Recently, Robert Samuelson wrote a column for the Washington Post in which he discussed different projections for future economic growth. On the one hand, he noted that a recent White House economic report includes a projection of 3 percent economic growth per year for years to come.
On the other hand, most economists project slower growth. In part, this is due to the slow growth projected for the U.S. labor force. As Samuelson illustrates, the Congressional Budget Office is projecting labor force growth of 0.5 percent annually over the next 10 years. Productivity growth is projected to be 1.3 percent annually. Adding these together gets economic growth to 1.8 percent per year—more than one percent short of the White House’s rosy projections.
What Samuelson does not talk about in his column is immigration.
Continue reading “The Missing One Percent”
The California Immigrant Policy Center recently released its annual report on the economic contributions of immigrants to California’s economy. The contributions are huge–$715 billion, or one-third of the state’s total output. And the state’s total GDP makes it the sixth largest economy in the world. Undocumented immigrants alone contribute an amount equal to the entire output of the economy of Oklahoma.
The continued ability for immigrants in California to play such a crucial role in the economy is being undermined, however, by rising inequality and housing prices that are increasingly unaffordable for immigrants at the low end of the pay spectrum.
The study takes three examples of neighborhoods in Los Angeles and San Francisco that traditionally housed an immigrant population and shows that, with housing costs rising in these neighborhoods, the immigrant population has been declining.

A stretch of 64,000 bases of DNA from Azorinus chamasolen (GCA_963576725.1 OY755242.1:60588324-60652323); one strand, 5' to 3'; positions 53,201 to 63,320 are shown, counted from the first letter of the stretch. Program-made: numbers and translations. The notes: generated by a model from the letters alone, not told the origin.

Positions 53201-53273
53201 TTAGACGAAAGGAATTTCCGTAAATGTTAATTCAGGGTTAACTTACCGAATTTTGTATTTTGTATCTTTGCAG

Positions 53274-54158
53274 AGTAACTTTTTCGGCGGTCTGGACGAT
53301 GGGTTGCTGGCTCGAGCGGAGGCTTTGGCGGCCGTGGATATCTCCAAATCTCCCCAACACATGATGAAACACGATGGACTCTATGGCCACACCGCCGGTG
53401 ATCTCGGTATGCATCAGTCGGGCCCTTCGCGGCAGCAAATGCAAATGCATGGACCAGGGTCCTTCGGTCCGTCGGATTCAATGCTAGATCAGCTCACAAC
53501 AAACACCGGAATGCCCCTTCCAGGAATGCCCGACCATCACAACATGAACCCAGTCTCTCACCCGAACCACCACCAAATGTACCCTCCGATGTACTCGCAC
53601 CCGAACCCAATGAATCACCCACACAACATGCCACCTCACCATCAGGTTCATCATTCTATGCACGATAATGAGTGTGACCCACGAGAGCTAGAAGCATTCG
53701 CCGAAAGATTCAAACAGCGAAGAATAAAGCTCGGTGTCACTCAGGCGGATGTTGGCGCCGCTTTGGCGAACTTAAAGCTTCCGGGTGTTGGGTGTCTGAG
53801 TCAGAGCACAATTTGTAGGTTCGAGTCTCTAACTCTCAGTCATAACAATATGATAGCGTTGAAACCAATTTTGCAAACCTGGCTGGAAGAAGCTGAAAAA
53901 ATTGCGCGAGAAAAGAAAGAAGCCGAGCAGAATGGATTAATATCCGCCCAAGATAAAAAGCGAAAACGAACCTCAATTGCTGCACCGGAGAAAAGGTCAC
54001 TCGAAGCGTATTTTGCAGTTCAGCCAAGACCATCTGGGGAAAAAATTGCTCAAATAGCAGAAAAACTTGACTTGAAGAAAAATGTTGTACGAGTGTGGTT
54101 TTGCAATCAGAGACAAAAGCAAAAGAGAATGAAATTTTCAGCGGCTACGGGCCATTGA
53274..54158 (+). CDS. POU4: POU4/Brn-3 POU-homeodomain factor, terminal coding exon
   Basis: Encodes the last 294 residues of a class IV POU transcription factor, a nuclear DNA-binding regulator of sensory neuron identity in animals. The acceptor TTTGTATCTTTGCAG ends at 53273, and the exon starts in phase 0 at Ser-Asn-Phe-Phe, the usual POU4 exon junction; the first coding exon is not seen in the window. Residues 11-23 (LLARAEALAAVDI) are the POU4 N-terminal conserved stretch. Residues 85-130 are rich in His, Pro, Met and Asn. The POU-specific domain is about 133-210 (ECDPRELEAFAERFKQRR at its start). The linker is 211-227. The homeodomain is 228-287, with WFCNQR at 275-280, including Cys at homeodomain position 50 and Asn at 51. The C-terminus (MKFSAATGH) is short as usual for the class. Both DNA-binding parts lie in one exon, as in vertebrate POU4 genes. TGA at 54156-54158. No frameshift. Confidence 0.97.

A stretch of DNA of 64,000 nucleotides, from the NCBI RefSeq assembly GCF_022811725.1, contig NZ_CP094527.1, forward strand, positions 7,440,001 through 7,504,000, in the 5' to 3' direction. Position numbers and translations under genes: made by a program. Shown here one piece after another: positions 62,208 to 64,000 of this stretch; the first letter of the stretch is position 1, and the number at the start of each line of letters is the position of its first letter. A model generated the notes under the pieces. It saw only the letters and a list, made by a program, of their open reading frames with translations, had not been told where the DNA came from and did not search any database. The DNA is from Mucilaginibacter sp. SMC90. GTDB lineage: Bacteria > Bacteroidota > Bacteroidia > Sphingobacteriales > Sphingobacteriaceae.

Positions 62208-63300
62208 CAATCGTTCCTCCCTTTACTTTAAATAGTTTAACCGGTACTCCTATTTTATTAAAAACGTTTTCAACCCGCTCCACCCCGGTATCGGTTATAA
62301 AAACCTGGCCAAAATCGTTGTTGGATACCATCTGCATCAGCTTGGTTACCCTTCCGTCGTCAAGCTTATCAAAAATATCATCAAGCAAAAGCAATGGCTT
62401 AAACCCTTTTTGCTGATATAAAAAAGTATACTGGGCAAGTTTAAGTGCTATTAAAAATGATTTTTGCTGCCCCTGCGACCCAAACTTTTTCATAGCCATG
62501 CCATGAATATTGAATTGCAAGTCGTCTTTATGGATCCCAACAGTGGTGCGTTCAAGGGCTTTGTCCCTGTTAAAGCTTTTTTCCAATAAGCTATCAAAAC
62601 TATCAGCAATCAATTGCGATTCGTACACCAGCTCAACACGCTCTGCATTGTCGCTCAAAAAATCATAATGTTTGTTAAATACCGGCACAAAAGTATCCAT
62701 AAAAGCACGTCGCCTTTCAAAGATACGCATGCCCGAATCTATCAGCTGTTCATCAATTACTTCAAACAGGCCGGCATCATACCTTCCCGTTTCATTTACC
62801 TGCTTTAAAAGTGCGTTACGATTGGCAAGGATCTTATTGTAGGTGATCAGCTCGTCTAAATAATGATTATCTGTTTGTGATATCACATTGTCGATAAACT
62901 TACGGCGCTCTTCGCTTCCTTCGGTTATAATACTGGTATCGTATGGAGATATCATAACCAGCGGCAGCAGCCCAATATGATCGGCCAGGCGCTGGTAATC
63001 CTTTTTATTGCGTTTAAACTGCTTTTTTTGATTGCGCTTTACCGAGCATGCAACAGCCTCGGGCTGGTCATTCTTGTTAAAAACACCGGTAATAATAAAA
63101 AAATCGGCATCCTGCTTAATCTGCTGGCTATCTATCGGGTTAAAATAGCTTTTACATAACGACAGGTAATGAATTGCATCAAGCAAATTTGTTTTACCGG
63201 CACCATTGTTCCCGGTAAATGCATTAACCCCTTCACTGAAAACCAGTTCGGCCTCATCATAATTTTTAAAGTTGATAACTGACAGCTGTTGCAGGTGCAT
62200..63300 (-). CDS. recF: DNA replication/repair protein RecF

Read more of my summary of the California Immigrant Policy Center’s study over on Immigration Impact.
Photo credit: Luke Price under Creative Commons License 2.0.
Deferred Action for Childhood Arrivals (DACA), an initiative of the Obama administration that has proven to be an enormous success with the 740,000 beneficiaries of the program, has yielded gains not just for the individual beneficiaries, but also for the communities in which they live, their employers, and government at all levels.
Ending the program, as the president-elect has vowed to do, comes with an economic downside. If DACA recipients lose their work authorization and no longer can work, they will lose their earnings, the economy will suffer and the government will lose tax payments. Two recent studies have estimated what the end of the DACA program would cost the U.S. economy, the Medicare and Social Security systems, and employers who will incur costs if they are forced to replace their workers.
Once in office, the new Administration will have to ask itself whether it really makes sense to have employers, communities, and governments incur such costs to reverse an initiative that has not only been a tremendous success for its recipients, but also popular with the general public. One can only hope that, after the transition has taken place, the business sense that Mr. Trump is reputed to have will translate to common sense with regards to the DACA initiative.
Read more on my post on Immigration Impact.
Photo credit: 401(K) 2012.